The Partnership Against Domestic Violence is commemorating its 40th anniversary, and part of that commemoration is its Hearts with Hope Gala fundraiser, scheduled for May 20 at 6:30 p.m. at the Ritz-Carlton in Buckhead.

The cost is $400 per person and includes a cocktail bar, delectable dining and a high-end auction.

Tickets may be purchased through the organization’s website,

According to Partnership President and CEO Nancy Friauf, the organization hopes to raise more than 20 percent of its annual operating budget, or about $650,000.

She said the Partnership began in 1975 as an all-volunteer agency and then became incorporated in 1977 and is now the  largest nonprofit domestic violence organization in Georgia providing “professional, compassionate and empowering support to battered women and their children in two metro Atlanta locations: in Atlanta and Gwinnett County.

“We have 43 full- and part-time staff with PADV’s roster of services including a 24-hour crisis line, the two 24-hour emergency shelters which, combined, have a total of 96 beds,” Friauf said.

The Partnership also provides legal advocacy, supportive housing, a teen dating violence prevention program, outreach and prevention programs for battered women and children and workshops on the effects of domestic violence plus many other services for the survivors of domestic violence.

Friauf said in Fulton and Gwinnett counties, the Partnership can also assist people with obtaining temporary protection orders and serve more than 5,000 individuals seeking these protection orders each year.

“I don’t know if it is that domestic violence has gotten worse, as it is people are now more aware than before that domestic violence is a crime,” she said.

Karla Worley, an executive board member with the Partnership, agreed. She said in the 40 years the organization has been in existence and providing life-changing services for victims of domestic violence, its services are still very much needed.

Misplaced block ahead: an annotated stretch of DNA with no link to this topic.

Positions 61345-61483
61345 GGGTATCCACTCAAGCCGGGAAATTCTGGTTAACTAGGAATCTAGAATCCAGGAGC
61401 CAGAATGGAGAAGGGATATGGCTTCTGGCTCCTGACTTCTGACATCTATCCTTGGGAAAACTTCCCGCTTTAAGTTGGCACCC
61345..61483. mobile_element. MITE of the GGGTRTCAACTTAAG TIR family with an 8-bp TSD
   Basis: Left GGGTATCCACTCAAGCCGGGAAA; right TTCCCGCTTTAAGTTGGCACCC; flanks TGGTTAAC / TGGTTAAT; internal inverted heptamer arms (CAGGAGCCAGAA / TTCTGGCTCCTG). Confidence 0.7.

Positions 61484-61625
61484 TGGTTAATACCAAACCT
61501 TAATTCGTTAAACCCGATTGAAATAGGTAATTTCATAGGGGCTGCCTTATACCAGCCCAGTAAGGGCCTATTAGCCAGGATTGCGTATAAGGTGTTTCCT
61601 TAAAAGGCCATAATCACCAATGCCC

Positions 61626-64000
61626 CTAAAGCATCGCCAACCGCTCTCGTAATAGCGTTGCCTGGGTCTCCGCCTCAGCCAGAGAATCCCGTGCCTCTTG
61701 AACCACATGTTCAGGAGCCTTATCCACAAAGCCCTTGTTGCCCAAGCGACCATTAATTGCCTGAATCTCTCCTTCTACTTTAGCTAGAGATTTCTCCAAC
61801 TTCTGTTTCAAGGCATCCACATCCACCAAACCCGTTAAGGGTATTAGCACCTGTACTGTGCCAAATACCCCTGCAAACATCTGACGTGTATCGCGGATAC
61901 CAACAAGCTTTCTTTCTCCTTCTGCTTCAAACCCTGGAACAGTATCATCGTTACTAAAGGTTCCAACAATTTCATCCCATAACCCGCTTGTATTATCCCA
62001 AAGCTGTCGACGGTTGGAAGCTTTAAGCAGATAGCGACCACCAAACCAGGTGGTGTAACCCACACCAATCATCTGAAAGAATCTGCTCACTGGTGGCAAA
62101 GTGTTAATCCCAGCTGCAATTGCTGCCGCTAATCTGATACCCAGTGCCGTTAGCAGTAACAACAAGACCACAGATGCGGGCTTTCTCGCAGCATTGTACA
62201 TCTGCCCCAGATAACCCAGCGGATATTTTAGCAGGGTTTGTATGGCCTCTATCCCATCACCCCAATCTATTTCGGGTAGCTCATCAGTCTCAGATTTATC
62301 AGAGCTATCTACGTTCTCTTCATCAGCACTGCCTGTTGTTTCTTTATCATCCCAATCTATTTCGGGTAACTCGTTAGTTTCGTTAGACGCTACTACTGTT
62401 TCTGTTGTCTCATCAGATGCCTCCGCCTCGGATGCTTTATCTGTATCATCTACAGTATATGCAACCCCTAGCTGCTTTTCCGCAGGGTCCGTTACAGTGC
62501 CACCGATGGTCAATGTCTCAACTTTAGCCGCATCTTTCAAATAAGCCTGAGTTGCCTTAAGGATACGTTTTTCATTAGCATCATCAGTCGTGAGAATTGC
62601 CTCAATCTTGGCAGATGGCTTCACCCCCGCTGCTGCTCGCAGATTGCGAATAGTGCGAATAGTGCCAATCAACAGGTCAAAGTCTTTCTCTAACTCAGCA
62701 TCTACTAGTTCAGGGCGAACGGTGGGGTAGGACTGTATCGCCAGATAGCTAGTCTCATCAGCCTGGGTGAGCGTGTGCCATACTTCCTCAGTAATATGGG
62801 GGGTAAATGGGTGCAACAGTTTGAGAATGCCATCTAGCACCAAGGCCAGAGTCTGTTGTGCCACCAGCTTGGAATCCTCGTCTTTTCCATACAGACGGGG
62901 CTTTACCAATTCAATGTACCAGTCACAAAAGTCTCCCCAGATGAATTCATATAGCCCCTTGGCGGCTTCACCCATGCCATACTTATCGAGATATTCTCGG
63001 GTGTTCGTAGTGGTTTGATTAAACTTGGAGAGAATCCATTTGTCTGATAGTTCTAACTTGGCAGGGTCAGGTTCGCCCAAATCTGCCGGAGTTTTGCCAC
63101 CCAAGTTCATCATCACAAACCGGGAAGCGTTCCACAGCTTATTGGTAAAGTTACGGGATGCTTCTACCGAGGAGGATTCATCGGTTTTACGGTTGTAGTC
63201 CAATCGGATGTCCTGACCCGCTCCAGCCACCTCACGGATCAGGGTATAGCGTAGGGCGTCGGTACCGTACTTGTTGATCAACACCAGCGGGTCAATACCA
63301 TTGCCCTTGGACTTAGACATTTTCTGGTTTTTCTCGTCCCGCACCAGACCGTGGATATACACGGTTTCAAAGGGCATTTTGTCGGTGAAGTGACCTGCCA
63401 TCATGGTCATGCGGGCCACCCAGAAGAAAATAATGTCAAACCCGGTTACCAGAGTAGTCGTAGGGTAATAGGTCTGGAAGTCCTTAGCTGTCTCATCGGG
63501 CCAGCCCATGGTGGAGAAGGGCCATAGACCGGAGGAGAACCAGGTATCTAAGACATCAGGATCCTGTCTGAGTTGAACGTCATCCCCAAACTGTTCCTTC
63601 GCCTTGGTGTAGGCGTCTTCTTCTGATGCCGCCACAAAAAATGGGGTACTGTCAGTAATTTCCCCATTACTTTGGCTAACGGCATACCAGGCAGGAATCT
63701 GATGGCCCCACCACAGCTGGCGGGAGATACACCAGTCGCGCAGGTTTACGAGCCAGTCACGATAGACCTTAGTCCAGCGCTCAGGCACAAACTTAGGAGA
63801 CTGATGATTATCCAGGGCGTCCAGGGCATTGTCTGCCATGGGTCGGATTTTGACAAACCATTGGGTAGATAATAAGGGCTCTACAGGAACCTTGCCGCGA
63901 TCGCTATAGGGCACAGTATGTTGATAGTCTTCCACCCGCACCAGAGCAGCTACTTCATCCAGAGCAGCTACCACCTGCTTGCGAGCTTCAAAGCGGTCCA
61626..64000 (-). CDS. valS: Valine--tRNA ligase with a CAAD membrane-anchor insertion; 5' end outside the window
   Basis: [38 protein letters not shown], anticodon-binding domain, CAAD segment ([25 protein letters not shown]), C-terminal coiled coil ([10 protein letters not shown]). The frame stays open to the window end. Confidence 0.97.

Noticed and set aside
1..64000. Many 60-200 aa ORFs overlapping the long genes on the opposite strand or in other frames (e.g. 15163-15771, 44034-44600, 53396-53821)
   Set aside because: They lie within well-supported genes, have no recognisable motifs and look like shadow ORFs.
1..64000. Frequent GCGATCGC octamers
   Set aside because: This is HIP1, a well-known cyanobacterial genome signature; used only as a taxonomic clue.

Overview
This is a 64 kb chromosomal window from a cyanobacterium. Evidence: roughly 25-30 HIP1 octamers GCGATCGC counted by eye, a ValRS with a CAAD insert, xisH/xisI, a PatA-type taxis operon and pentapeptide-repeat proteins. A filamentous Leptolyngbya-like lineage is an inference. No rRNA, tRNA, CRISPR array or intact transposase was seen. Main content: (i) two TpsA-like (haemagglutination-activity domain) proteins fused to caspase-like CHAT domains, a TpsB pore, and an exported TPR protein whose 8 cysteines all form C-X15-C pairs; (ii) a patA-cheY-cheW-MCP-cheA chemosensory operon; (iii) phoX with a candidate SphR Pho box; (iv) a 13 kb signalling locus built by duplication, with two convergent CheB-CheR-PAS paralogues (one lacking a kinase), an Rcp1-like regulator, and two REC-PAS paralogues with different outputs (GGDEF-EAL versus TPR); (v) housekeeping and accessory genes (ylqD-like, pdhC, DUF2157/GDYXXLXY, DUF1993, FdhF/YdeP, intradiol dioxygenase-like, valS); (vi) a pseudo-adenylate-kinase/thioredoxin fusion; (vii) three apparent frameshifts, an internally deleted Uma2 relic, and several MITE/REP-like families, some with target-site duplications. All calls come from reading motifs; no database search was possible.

“I would like to think that it isn’t so much that domestic violence is growing, as it is that our services need to keep growing because the awareness of domestic violence is growing,” she said. “People are now much more aware that there is help available for survivors of domestic violence and our services need to grow to be able to meet that increased need.”

The increase in the number of people that are more aware of the services available to victims of domestic violence can readily be seen in the number of incoming calls to the crisis hotlines at both shelters as Friauf said that these crisis lines, which are staffed 24 hours a day, receive more than 10,000 calls annually.

She said that incidents of domestic violence are simply one person’s desire to have dominance and control over another person, “and these individuals will use any means to gain that power and control.”

“Most abusive behavior starts with verbal abuse, intimidation and jealous behavior which leads to isolation of victims from friends and family and, eventually, extends into the need for the abuser to have even more power, which escalates into physical violence,” Friauf said.

She also mentioned another alarming statistic about the occurrences of domestic abuse.

“One in 10 women will get breast cancer in their lifetime,” Friauf said, “but one in four women will be victims of domestic abuse.”



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